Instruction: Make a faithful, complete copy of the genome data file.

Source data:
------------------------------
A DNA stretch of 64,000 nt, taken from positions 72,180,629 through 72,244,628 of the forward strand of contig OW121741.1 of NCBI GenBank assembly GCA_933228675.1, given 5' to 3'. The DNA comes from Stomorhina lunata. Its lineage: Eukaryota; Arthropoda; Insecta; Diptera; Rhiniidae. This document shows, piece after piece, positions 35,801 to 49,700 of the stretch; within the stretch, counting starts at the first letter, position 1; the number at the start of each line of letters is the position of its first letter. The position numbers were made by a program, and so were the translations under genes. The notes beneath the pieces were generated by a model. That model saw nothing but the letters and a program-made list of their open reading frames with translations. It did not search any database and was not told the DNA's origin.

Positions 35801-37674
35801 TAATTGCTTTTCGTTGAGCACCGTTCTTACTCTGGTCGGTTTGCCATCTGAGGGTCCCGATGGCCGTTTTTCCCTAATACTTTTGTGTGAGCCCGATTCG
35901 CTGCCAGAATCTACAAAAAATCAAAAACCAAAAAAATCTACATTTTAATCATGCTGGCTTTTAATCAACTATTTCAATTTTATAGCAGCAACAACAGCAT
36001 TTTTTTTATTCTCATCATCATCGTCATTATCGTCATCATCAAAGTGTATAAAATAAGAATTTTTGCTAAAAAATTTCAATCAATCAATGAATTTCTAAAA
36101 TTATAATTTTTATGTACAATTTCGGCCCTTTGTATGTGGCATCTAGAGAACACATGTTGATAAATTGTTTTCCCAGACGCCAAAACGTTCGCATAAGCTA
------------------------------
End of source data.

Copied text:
A DNA stretch of 64,000 nt, taken from positions 72,180,629 through 72,244,628 of the forward strand of contig OW121741.1 of NCBI GenBank assembly GCA_933228675.1, given 5' to 3'. The DNA comes from Stomorhina lunata. Its lineage: Eukaryota; Arthropoda; Insecta; Diptera; Rhiniidae. This document shows, piece after piece, positions 35,801 to 49,700 of the stretch; within the stretch, counting starts at the first letter, position 1; the number at the start of each line of letters is the position of its first letter. The position numbers were made by a program, and so were the translations under genes. The notes beneath the pieces were generated by a model. That model saw nothing but the letters and a program-made list of their open reading frames with translations. It did not search any database and was not told the DNA's origin.

Positions 35801-37674
35801 TAATTGCTTTTCGTTGAGCACCGTTCTTACTCTGGTCGGTTTGCCATCTGAGGGTCCCGATGGCCGTTTTTCCCTAATACTTTTGTGTGAGCCCGATTCG
35901 CTGCCAGAATCTACAAAAAATCAAAAACCAAAAAAATCTACATTTTAATCATGCTGGCTTTTAATCAACTATTTCAATTTTATAGCAGCAACAACAGCAT
36001 TTTTTTTATTCTCATCATCATCGTCATTATCGTCATCATCAAAGTGTATAAAATAAGAATTTTTGCTAAAAAATTTCAATCAATCAATGAATTTCTAAAA
36101 TTATAATTTTTATGTACAATTTCGGCCCTTTGTATGTGGCATCTAGAGAACACATGTTGATAAATTGTTTTCCCAGACGCCAAAACGTTCGCATAAGCTA